Appendix 8: Kanban and Project Management

Ross McKerlich

At first glance, it might seem that the fields of project management and sales and marketing do not mix with the world of open education. Profit and the social justice origins of open education may seem like oil and water, yet process and messaging have an important role to play in open education. Open education also has its roots in the open source movement commonly associated with the software industry, where project management tools are well used. This chapter describes Kanban, a common project management tool, and how it might be used in conjunction with sales and marketing strategies to further advance open education at an institution.


Kanban is both a project management tool and a workflow management tool. It has its origins in the automotive industry (see the Toyota Production System) in Japan. The word “kanban” — Japanese for “signboard” or “billboard” — is intended as a visual, real-time information system. At the most basic level, it tracks workflow using task cards in three columns: To Do, In Progress, and Done. As tasks progress, they can be moved from one column to the next, allowing for clear communication with all involved in the project.

Open education working groups can use Kanban to better focus and coordinate their work by allowing individuals access to a shared Kanban board, so everyone knows who is working on what and what stage they are at in the process. This online tool also minimizes time and geography barriers, factors that often affect open education working groups.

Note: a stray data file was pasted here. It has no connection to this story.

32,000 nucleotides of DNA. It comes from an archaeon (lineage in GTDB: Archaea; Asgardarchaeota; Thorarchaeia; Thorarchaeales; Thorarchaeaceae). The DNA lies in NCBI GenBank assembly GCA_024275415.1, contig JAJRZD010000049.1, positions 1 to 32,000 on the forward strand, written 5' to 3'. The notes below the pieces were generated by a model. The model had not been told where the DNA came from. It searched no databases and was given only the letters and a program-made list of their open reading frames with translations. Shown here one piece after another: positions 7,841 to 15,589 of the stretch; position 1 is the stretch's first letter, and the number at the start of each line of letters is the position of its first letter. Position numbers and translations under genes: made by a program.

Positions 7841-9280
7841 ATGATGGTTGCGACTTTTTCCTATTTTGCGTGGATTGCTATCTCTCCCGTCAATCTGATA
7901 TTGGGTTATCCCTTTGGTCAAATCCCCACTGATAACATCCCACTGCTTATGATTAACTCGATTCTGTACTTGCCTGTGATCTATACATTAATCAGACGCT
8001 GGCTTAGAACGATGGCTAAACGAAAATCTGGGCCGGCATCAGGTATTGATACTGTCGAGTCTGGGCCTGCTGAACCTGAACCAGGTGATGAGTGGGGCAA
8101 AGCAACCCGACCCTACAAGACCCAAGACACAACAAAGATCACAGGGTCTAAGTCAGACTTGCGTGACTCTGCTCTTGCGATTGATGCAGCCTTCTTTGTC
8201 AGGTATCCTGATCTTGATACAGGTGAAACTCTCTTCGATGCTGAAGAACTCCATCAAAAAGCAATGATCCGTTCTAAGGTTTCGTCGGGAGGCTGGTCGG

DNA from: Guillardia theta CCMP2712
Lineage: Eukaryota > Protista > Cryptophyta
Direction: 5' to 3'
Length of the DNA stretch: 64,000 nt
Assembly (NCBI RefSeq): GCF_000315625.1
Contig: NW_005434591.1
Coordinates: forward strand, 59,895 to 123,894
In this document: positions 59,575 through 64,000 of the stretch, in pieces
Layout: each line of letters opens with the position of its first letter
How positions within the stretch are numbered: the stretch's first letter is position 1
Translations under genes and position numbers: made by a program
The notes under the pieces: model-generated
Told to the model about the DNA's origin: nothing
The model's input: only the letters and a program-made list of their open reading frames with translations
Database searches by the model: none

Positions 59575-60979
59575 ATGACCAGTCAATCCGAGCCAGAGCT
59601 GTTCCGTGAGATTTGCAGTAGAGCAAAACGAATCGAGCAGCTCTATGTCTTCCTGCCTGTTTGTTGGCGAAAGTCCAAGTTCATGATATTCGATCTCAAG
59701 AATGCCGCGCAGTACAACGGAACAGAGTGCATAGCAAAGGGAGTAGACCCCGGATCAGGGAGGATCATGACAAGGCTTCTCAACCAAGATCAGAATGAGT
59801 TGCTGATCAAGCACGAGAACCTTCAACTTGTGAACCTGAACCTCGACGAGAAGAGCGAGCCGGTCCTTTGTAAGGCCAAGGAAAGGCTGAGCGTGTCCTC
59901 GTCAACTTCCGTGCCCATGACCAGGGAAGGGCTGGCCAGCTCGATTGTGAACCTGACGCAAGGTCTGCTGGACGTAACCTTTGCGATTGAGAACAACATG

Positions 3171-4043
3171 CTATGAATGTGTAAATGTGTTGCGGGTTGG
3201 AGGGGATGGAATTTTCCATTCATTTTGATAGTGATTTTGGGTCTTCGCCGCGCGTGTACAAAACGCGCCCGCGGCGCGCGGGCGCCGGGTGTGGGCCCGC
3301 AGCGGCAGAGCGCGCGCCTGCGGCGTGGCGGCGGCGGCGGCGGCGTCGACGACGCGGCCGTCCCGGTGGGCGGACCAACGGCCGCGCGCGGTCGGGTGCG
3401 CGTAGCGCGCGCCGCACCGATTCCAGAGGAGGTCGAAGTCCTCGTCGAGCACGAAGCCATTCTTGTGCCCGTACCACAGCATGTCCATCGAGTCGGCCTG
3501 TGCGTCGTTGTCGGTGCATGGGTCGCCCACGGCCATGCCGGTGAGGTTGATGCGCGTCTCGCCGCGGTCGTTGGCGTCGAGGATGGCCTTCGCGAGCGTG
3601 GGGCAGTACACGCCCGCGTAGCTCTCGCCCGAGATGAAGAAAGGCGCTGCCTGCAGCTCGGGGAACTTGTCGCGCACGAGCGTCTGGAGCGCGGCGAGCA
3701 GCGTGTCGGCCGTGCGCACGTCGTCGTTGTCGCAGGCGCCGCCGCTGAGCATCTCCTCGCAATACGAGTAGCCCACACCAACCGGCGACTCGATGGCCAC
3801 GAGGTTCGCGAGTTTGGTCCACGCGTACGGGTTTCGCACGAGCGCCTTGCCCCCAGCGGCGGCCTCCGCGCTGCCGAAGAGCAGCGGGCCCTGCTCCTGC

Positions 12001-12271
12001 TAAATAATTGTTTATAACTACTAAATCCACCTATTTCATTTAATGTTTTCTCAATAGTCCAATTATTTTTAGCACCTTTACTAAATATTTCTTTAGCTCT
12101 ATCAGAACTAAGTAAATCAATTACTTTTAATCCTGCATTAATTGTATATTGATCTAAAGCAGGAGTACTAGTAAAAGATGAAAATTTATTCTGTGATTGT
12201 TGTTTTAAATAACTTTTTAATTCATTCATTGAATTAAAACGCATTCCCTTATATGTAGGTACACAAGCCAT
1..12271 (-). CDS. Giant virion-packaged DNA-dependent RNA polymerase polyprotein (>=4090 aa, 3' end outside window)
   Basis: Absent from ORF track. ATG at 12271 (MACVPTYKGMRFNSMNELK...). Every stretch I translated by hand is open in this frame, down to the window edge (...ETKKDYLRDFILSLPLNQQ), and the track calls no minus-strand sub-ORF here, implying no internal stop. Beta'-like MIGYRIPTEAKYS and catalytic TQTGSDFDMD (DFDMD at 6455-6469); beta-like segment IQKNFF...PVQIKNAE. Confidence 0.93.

There are several Kanban tools available. One that is free and open source is called Wekan, which is available as an app on the Opensource Apps for Educators section of the OpenETC site. A group of B.C. educators, technologists, and instructional designers support this app framework hosted on BCNET EduCloud. A free account must be created to access the Wekan app, along with more than 50 other apps. The proprietary version from Microsoft 365 comes with a planner, which is great for integration with Calendar and Teams.

Kanban and the Sales Pipeline

In sales customer relationship management systems, the stages of a sale are collectively called a pipeline. Open education advocacy work has some similarity to sales, because in the end, faculty must switch products — in this case, from a publisher resource to an open educational resource (OER). There is often a journey to convince faculty to go from using a publisher resource to an open resource, and this movement can be tracked using a Kanban board. To assist with identifying where faculty are on adopting, creating, or promoting open education, this open pipeline is suggested:

  • Promising Prospect
  • Probing Possibility
  • Active Adopter
  • Contributing Creator
  • Passionate Promoter

A Promising Prospect could be an English professor you know who is teaching a class for which there is a suitable OER available. You might approach them, suggesting that they use an OER.

As a Probing Possibility, the English professor is interested, but needs a bit more convincing and to do further evaluation of the OER to see if it is suitable.